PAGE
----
Bethanie Lunn, 30, makes £35,000 a year from fashion and beauty blog moderngirlsguideto.blogspot.com
I started writing online in 2005, before blogging became a media form in its own right. This was before Facebook or Twitter, I saw writing online as a way to express my views and spread the word globally.
I spend on average two hours a day blogging and it's the research that takes the longest, you have to ensure you're factually correct and include topics your audience will love. After all, these entries are what set you apart from the competition.
I draw my inspiration from both industry news and my own insight. I get sent hundreds of press releases every month, plus I attend as many product launches and press events as possible to ensure I have my fingers on the pulse. I also use my contacts and consistently keep my eyes and ears open to ensure I deliver news fast and in my own original way.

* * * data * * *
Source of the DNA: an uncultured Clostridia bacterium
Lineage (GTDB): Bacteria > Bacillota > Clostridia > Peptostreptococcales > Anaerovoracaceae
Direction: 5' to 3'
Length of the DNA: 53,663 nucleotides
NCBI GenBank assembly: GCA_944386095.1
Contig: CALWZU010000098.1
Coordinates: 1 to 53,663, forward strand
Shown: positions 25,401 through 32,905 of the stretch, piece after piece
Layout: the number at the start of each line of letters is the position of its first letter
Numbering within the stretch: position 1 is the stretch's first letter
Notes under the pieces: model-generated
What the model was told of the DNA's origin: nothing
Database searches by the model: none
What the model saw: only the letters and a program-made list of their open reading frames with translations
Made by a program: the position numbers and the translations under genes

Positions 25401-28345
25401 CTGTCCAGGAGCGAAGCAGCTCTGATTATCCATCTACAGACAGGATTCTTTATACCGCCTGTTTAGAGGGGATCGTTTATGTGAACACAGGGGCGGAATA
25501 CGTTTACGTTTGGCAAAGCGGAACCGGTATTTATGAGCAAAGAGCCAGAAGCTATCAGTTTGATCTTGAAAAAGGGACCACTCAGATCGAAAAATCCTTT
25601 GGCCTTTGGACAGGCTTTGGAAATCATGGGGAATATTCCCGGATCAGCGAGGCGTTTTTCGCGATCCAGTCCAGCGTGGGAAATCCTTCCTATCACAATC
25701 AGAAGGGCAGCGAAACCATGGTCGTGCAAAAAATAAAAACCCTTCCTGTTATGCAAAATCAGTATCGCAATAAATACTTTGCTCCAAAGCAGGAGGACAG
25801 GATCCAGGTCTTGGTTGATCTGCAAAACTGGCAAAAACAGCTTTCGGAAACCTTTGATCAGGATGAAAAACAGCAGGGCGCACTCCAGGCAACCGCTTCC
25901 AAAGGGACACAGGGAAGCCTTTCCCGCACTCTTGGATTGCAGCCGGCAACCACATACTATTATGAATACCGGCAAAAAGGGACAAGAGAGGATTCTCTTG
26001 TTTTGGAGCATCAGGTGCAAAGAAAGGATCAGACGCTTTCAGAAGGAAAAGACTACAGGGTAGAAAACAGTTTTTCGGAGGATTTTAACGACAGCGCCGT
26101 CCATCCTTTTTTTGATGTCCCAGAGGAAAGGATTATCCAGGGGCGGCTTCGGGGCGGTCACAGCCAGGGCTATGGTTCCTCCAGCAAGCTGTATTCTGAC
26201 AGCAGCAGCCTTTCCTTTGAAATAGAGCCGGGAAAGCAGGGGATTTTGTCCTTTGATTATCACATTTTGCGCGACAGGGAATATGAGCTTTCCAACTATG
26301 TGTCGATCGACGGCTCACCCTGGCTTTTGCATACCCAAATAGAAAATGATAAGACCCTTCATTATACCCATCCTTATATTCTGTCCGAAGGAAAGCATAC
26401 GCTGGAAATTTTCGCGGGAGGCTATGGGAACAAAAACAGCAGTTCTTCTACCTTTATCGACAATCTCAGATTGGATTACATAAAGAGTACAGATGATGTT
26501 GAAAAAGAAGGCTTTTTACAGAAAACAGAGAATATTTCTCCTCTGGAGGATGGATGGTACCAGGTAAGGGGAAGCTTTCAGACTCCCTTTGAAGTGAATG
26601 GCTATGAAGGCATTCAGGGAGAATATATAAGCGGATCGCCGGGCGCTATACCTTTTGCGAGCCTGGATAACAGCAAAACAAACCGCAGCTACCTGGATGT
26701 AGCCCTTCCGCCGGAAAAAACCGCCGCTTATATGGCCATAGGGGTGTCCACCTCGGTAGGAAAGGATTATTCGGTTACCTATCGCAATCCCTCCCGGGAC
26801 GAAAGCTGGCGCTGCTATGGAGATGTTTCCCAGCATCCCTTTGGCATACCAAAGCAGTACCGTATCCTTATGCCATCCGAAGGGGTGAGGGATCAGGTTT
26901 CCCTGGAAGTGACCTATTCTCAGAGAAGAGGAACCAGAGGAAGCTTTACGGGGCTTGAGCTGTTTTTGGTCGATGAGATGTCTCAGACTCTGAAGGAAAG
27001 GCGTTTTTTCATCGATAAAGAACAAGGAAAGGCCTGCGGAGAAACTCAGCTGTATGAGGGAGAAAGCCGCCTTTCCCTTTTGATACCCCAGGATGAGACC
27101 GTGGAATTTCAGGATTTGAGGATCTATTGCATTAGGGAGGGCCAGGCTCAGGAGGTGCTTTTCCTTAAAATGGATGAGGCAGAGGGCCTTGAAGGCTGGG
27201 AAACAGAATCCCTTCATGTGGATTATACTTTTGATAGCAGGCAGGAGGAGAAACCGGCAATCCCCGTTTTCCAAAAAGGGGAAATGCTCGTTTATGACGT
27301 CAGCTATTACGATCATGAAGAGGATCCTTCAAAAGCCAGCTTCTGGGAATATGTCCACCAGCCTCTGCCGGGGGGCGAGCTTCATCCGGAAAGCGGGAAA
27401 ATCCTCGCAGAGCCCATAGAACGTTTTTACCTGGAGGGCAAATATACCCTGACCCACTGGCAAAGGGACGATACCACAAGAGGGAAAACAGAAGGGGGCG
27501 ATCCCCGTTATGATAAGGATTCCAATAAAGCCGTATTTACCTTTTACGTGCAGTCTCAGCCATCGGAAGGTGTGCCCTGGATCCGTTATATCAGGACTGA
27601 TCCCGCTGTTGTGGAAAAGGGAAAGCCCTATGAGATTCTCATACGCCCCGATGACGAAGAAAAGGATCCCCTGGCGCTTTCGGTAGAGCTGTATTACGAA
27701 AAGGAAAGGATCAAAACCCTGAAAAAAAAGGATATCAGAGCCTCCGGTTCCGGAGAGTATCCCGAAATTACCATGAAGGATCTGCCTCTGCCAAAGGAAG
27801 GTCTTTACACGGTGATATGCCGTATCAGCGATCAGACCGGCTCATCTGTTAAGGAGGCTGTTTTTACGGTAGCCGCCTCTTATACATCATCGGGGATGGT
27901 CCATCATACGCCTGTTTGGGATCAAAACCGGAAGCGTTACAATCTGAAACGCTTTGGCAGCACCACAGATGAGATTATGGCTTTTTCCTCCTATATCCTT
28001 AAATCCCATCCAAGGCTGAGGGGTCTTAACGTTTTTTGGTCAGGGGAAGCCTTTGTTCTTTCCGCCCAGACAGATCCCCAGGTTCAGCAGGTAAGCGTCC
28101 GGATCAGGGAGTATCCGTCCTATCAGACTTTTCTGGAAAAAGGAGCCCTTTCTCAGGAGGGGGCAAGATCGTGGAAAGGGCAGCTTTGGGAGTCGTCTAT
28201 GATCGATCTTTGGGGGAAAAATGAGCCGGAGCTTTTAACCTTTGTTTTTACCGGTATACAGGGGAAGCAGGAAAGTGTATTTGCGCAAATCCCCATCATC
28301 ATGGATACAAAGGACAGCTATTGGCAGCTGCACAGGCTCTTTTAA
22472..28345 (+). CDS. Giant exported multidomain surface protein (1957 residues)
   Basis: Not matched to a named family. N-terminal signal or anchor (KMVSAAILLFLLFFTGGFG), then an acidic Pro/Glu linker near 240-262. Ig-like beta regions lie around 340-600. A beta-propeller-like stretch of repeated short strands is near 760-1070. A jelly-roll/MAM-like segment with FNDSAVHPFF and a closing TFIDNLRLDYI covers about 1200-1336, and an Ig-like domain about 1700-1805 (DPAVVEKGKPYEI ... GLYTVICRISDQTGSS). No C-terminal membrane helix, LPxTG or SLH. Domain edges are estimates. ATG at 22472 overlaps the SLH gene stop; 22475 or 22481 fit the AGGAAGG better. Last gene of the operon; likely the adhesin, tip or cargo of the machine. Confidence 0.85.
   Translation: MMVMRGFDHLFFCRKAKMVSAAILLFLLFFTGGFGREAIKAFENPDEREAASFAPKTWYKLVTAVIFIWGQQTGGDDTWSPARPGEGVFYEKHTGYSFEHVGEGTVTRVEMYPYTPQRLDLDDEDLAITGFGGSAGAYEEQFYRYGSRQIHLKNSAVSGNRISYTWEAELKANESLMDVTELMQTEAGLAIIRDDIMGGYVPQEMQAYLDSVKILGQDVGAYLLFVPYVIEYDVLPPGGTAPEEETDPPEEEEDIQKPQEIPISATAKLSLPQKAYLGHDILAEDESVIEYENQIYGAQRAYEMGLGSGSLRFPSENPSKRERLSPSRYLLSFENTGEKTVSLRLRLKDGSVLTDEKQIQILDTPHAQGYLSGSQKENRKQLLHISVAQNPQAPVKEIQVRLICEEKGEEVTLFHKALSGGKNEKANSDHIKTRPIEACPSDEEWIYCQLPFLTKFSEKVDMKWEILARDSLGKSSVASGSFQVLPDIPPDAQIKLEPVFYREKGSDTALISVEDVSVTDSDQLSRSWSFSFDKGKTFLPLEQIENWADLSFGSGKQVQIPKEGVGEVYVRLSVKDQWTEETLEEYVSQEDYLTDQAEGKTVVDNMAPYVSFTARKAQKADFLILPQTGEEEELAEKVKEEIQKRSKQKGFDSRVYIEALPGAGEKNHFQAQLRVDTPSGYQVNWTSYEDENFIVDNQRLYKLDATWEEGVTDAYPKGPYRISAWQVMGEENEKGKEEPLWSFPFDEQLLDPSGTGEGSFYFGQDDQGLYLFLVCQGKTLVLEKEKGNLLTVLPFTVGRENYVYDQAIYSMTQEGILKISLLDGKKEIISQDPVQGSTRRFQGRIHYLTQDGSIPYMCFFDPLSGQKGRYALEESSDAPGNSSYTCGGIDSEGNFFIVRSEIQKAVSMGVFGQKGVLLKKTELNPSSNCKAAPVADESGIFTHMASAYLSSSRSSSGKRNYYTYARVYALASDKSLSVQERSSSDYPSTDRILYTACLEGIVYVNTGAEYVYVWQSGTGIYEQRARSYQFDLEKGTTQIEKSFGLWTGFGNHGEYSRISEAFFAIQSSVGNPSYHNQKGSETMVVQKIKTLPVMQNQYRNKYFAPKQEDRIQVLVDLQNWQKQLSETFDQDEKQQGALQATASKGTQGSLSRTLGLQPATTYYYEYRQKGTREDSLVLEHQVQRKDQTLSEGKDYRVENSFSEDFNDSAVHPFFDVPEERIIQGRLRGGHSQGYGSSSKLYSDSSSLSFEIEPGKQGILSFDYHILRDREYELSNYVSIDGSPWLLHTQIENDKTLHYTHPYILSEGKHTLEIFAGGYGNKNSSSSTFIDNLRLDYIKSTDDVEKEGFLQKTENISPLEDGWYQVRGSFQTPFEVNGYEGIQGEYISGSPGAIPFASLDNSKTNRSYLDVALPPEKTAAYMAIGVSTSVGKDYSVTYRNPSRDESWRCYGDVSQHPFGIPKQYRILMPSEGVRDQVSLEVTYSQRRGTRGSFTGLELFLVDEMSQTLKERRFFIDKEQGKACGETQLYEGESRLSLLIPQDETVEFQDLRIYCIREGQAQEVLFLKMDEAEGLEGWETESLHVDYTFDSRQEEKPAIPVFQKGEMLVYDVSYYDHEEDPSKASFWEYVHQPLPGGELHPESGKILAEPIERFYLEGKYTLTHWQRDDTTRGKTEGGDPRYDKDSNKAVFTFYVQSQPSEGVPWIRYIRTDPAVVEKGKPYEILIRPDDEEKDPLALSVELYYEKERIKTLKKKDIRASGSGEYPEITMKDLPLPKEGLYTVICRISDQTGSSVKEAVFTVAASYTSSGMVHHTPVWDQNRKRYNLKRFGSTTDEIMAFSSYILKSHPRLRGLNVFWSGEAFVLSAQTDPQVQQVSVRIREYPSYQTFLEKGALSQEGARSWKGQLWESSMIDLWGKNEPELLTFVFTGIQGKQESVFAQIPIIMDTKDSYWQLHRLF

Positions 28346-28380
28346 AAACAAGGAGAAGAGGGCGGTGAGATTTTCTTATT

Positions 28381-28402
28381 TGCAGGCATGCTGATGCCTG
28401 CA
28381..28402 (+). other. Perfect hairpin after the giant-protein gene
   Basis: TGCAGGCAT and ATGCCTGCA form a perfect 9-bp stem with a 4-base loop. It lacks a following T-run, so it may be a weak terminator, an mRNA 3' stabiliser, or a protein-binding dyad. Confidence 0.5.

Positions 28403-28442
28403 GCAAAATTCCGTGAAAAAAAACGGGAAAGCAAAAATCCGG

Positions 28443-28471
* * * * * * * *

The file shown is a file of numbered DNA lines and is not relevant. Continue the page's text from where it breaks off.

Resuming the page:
I started making money when magazines noticed my work online and commissioned me to write for them. This has led to consulting for companies, either using my expertise on fashion and beauty or advising clients on how to appeal to bloggers as part of their marketing and PR strategies. This pays well, anywhere from £400-1,000 a day.
I do a lot of styling events with brands such as Jaeger, Karen Millen and L.K. Bennett, I film and host events at Meadowhall Shopping Centre in Sheffield as their resident Fashion and Beauty Expert.I've just published my first book, The Modern Girl's Guide to Fabulousness. Released in October 2010 it sold out in 3 days and has just gone to re-print. Social media helps me increase my followers and raise awareness of my blog entries. Tweeting links to my blogs resulted in very.co.uk recruiting me as their style blogger and online presenter.
My tips for women wanting to make money from blogs? Develop your niche, decide what it is you know about and love and stick to that. Post links to your blog everywhere, network and always remember to be factually correct, original and relevant.